New York Surrogate’s Courts Have Jurisdiction Over Many Different Issues Related to a Decedent’s Estate

The Surrogate’s Courts in New York are familiar to most persons as the Court where Wills can be probated and Executors and Administrators appointed to handle estate affairs. While it is accurate that the primary issues presented to the Court are the appointment of estate fiduciaries, there are a plethora of issues that are involved in estate administration that require Court intervention.

A New York City Estate Lawyer is familiar with the many provisions in the Estates, Powers and Trusts Law and the Surrogate’s Court Procedure Act that provide for accessibility to the Surrogate to determine issues regarding estate affairs. For example, SCPA 2103 is entitled “Proceeding by fiduciary to discover property withheld or obtain information”. This provision allows a fiduciary to commence a Court proceeding against a third party to recover the decedent’s property that is being withheld from the estate.  SCPA 2105 allows a proceeding to be filed to compel a fiduciary to deliver property that is claimed by a third party.There are potentially many other types of disputes and litigation that can relate to a decedent. Sometimes, the decedent had been involved in or owned an interest in a business such as a corporation or limited liability company. If there is a dispute that involves or may affect the decedent’s interest in these entities, the Surrogate’s Court may be able to determine these issues even though another Court, such as the Civil Court or Supreme Court, would seem to be the more common place to litigate these problems.  The Surrogate’s Courts are very willing to entertain cases that relate to a decedent’s estate even though the issues may not relate directly to the probate of a Will or the appointment of an Administrator.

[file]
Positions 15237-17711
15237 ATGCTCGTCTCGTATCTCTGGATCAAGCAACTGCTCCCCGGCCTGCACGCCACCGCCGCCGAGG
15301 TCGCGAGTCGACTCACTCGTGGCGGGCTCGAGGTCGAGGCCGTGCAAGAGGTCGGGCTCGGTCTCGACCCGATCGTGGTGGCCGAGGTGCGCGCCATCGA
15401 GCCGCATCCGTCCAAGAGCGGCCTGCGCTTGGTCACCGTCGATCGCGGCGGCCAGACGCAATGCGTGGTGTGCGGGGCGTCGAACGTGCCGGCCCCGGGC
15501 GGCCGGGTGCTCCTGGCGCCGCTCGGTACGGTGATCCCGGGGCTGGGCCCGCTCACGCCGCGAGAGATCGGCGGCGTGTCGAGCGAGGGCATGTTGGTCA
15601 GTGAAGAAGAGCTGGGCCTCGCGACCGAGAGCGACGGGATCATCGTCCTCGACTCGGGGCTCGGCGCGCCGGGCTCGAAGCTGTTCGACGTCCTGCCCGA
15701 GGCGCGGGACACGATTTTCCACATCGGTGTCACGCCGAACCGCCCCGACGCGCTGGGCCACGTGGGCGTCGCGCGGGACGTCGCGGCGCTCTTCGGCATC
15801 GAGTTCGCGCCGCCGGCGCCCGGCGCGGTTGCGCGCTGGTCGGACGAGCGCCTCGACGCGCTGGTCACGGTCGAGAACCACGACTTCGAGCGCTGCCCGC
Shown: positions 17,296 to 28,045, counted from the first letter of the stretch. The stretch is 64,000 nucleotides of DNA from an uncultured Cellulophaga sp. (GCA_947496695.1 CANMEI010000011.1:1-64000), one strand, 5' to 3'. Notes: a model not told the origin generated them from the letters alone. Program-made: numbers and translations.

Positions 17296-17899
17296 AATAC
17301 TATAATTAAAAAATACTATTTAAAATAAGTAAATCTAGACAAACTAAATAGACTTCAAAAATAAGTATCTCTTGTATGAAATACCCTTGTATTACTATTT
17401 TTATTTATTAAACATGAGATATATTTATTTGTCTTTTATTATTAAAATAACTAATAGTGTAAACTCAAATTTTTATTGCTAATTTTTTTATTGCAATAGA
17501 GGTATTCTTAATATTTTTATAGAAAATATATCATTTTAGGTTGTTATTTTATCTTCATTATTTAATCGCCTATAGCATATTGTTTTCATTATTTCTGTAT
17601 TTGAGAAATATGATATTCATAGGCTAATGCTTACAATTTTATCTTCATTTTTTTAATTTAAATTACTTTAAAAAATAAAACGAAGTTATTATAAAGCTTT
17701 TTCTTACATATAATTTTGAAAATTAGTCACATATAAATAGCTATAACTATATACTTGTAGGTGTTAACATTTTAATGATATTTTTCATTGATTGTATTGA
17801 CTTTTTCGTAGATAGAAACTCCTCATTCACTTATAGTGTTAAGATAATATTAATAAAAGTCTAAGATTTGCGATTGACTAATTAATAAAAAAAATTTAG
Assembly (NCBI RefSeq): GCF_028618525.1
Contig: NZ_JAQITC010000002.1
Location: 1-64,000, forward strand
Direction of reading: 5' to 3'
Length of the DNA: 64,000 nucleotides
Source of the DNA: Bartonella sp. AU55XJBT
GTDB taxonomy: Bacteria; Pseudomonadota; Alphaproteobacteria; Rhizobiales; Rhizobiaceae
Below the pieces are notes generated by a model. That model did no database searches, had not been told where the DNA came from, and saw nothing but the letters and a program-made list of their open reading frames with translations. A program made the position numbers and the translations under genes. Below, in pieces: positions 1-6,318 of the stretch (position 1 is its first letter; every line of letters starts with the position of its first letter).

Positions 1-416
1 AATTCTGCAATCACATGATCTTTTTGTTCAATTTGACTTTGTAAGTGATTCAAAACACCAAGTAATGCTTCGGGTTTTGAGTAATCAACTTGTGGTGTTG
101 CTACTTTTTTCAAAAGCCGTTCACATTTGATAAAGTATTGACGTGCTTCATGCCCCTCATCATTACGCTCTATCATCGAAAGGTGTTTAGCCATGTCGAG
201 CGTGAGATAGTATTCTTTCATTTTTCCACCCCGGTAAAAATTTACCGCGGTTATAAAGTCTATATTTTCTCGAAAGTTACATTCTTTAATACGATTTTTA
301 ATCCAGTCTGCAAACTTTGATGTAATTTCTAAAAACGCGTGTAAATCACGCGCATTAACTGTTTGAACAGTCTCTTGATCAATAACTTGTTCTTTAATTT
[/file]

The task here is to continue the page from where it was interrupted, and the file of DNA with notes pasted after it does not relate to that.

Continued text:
A good example of the Court’s willingness to decide issues that concern an estate is reflected in a recent case entitled  Matter of Carpenter, decided by Manhattan Surrogate Rita Mella on January 8, 2015.  In Carpenter a testamentary trust of a decedent was the owner of an interest in a certain lease.  As discussed by the Court, the lessee had failed to pay rent and abide by the conditions of the lease.  As a result, the trustee, who was appointed by the Court, commenced a proceeding in the Surrogate’s Court to collect the rent and to evict the lessee.  In response to the filing, the lessee asked the Court to dismiss the case and claimed, among other things, that the Court did not have jurisdiction and that the Civil Court was the usual court to determine landlord-tenant issues.   Surrogate Mella refused to dismiss the Trustee’s proceeding and noted that the Surrogate’s Court had jurisdiction to consider the eviction issue since the testamentary trust’s claims related to the affairs of the decedent.

I have represented clients in many types of proceedings in the Surrogate’s Court that related to a decedent’s estate. The recovery of estate property and the determination of rights regarding a decedent’s interests are a very significant aspect of estate settlement.

New York Trust and Estate attorney Jules Martin Haas, Esq. has been representing clients in Surrogate’s Court and estate administration in Manhattan, Queens and Brooklyn throughout the past 30 years.  If you or someone you know is involved with or has questions about Estate Settlement, please contact me at (212) 355-2575 for an initial consultation.

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